Consumer mass-market augmented reality (AR) products and applications could become the fourth wave of modern technological progress, following the PC and smartphone in transformative impact on nearly all aspects of life and business. However, making widespread consumer AR a reality will require significant innovations in key areas to reduce size and weight while improving performance, according to new analysis from Lux Research, a leading provider of tech-enabled research and innovation advisory services.
Lux’s new report, “The Hardware and Materials Innovations Enabling Consumer Augmented Reality,” explores the materials and hardware innovations enabling consumer-grade AR glasses and provides guidance on the technologies with the greatest opportunities as well as a timeline of the consumer AR evolution. Among AR hardware components, Lux identified three that offer the greatest potential for innovations:
- Optics – Components that display a virtual image focusing either on or near the user’s eye(s).
- Sensors – Devices measuring images and distances to surrounding objects are needed for combining the virtual and real worlds.
- Light Engines – Key elements in creating an augmented reality experience are light sources and light steering devices that convert image data into a light object that is later focused by optics to be perceived as a virtual image.
“Achieving both comfort and immersion levels at a reasonable cost requires miniaturization of all the components with simultaneous performance improvements,” explains Vladimir Roznyatovskiy, Ph.D., Senior Analyst at Lux Research and lead author of the report. “Optics, light engines, sensors, and batteries take up the largest amount of physical space and, therefore, offer the greatest potential for innovations.”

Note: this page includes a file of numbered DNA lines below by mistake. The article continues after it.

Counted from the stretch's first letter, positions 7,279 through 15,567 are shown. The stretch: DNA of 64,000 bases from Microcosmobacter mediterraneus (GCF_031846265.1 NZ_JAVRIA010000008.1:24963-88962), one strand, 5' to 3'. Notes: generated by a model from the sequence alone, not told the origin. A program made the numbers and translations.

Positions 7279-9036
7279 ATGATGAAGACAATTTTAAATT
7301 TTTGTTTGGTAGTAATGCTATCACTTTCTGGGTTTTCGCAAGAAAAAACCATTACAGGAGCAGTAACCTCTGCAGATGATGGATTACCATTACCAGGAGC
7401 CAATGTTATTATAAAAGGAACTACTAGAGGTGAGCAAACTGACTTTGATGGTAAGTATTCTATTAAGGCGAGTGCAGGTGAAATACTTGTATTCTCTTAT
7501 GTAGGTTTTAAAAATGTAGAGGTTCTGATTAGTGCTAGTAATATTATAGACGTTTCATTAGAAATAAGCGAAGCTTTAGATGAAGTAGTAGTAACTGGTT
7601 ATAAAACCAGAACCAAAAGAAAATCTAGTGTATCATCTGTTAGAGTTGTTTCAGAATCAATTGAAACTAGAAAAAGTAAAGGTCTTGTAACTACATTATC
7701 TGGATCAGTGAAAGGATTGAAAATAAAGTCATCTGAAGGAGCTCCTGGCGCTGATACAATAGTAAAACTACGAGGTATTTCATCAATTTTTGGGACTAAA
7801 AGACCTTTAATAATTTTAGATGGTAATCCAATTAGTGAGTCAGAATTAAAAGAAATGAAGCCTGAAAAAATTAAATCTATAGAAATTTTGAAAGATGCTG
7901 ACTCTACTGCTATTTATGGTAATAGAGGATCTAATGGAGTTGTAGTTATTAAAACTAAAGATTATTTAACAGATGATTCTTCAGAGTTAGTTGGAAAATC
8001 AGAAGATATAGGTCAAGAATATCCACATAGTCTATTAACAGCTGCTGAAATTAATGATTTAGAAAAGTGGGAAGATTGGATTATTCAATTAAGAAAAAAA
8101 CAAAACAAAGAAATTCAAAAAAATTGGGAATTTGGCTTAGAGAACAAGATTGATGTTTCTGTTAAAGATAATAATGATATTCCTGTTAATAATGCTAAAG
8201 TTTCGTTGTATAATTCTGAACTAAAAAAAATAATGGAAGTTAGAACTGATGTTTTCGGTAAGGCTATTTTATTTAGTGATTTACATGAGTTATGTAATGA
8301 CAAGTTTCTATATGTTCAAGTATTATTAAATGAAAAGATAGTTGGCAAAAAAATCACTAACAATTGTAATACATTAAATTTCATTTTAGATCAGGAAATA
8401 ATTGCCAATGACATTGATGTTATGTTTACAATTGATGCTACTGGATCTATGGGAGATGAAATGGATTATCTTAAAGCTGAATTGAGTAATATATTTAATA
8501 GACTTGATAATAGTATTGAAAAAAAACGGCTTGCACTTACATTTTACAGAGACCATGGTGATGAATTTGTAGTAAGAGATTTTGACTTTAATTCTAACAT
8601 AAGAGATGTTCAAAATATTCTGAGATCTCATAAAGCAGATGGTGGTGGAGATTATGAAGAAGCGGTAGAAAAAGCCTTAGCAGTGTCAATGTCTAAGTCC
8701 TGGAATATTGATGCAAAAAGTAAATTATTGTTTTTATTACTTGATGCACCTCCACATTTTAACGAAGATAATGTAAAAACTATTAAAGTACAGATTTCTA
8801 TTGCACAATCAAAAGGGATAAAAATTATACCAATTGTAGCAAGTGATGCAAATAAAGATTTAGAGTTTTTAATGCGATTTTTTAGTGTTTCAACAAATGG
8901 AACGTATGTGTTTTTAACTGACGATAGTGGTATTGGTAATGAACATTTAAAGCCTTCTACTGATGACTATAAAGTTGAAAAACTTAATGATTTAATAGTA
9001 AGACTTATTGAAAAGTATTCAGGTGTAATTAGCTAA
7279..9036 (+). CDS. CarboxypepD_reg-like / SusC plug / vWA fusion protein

All basic components for functional and immersive AR headwear are available today, but their maturity varies, with many having significant potential future growth. Several large corporations, such as Microsoft and Lenovo, are turning to these products for enterprise applications. However, the transition to consumer AR glasses requires significant innovations in optical components, light engines, and sensors in order to achieve the desired combination of immersion and comfort prior to entering the mass market. The progress will take several years, depending on the maturity of each of the components and the potential for improvements. The market evolution will be staged, with the release of limited-function products like AR smart glasses first and with fully immersive and comfortable AR glasses to follow. Lux predicts that the adoption of smart glasses with limited functions like notifications, navigation, and productivity assistance will begin in the next two to five years, while fully immersive and slick AR glasses capable of blending the virtual and real worlds will take at least five to seven years. Download the executive summary of the report to learn more.